I always liked BMWs. They were exotic and solid, exciting and dependable and they always looked and sounded cool. When I first left school I worked for a photographer who had a succession of 7s and 5s and I loved them.
The first time I drove one was when I worked at the Oulton Park racing school where Brands Hatch Leisure had done a deal with BMW to supply them with a fleet of 318i’s. They were slow, but they looked good, handled beautifully and always had a feel of being a cut above.
A few years later and I was working more on the road, mixing the worlds of road and track craft. BMW had introduced the M Power Institute in the UK where buyers of the E39 M5 got a driving course based at Brands Hatch.
The E39 was a fabulous thing, a wheeled Millennium Falcon with a sweet V8 and a manual gearbox, it was all the car I ever wanted. Probably the best looking 5 series and a very together sorted car. We used 330i’s for road training and had Z3M’s to blitz around the paddock in. BMW had it sorted.
Then Chris Bangle persuaded the Munich board to go radical.
The initial result was the E65 7 series and it was truly awful. It looked for all the world like the design team forgot to draw a boot, so bodged one on from a different car. It was still good under the skin but few could get past the looks. Then came the E60 5 series with Dame Edna’s glasses and a weird interior.
The 5 series was always an elegant car with an air of sophistication, so to make it look like a middle aged drag act was unforgivable. The backlash was ferocious with several petitions springing up to demand Bangle be fired. He eventually went in 2009 and not many mourned his departure.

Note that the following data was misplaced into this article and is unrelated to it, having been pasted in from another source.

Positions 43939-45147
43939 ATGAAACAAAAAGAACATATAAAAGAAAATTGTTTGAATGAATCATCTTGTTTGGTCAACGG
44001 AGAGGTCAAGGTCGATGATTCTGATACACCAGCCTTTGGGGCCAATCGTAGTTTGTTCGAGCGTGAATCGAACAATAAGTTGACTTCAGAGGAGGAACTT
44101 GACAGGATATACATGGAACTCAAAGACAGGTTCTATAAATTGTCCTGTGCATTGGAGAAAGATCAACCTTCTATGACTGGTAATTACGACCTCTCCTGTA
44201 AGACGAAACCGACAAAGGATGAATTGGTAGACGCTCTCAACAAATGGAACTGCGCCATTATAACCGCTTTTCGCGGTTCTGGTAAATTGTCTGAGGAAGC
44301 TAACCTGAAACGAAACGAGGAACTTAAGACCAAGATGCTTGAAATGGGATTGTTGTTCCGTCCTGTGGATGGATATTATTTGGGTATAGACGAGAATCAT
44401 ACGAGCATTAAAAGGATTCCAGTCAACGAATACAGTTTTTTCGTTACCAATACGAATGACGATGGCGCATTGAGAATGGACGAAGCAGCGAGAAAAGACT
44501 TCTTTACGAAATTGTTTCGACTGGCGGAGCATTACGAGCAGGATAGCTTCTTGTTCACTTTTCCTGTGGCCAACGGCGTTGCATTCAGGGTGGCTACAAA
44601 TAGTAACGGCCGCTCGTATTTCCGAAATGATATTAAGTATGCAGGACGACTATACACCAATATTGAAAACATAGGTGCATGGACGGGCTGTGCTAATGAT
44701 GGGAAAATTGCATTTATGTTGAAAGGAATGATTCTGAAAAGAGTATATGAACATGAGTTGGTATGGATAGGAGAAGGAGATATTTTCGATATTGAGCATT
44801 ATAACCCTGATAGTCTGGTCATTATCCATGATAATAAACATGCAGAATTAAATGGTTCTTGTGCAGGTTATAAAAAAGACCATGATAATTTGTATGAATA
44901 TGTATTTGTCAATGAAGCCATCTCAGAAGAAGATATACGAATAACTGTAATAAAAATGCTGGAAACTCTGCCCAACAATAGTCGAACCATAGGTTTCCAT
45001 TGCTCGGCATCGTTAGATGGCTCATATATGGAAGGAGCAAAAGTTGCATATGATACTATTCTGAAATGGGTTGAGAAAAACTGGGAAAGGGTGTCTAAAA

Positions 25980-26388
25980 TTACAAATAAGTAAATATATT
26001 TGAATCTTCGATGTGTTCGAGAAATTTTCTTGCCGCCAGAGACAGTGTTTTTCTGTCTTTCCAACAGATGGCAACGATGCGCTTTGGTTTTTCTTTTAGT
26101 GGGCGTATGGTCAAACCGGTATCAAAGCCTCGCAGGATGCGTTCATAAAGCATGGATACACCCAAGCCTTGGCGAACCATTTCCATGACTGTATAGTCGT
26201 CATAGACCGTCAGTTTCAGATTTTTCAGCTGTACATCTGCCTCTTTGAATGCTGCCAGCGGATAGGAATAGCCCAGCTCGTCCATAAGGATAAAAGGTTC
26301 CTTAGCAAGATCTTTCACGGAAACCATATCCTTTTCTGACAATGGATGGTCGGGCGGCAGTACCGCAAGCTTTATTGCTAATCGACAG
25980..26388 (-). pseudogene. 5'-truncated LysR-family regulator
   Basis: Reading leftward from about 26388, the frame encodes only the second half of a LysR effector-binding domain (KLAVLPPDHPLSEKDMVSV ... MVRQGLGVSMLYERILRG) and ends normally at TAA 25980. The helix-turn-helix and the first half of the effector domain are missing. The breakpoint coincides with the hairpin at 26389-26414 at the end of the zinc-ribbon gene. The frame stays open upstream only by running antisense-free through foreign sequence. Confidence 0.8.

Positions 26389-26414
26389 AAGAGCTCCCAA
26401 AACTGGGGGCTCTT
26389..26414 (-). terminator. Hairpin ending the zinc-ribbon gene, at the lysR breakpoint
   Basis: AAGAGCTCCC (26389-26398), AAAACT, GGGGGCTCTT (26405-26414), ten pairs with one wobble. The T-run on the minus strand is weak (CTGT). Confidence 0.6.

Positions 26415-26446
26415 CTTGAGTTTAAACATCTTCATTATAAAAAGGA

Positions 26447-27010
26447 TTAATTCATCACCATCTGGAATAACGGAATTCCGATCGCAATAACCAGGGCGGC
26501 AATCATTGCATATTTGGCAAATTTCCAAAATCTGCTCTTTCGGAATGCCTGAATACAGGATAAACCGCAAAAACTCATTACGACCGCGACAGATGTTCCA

Things gradually improved, becoming more conservative in design, almost to the point of bland but it was much more BMW. Cars began to look elegant and sophisticated again, they looked like they should and drove brilliantly.
Then the X7 came along. Oversized with piggy little headlights and a grill that must be a bet. It is quit startling in its ugliness that it is hard to believe that anybody ever signed it off. The kidney grill is a BMW signature but do we really need to be able to see it from the moon?
The fear is that the new gothic kidney grill will filter down to other models and so it has come to pass. Almost.
The new 4 series and the new M3 both now have huge grills. However, I actually quite like it. I am not sure if it is exactly elegant but it is striking. Because it takes up the entire height of the front end, it looks like it belongs and gives a more purposeful air to the car, almost like a 50’s grand prix car. Where on the X7 it just looks ungainly, it works on the 4. Maybe the X7 was designed to make you recoil in horror so that everything else looks ok?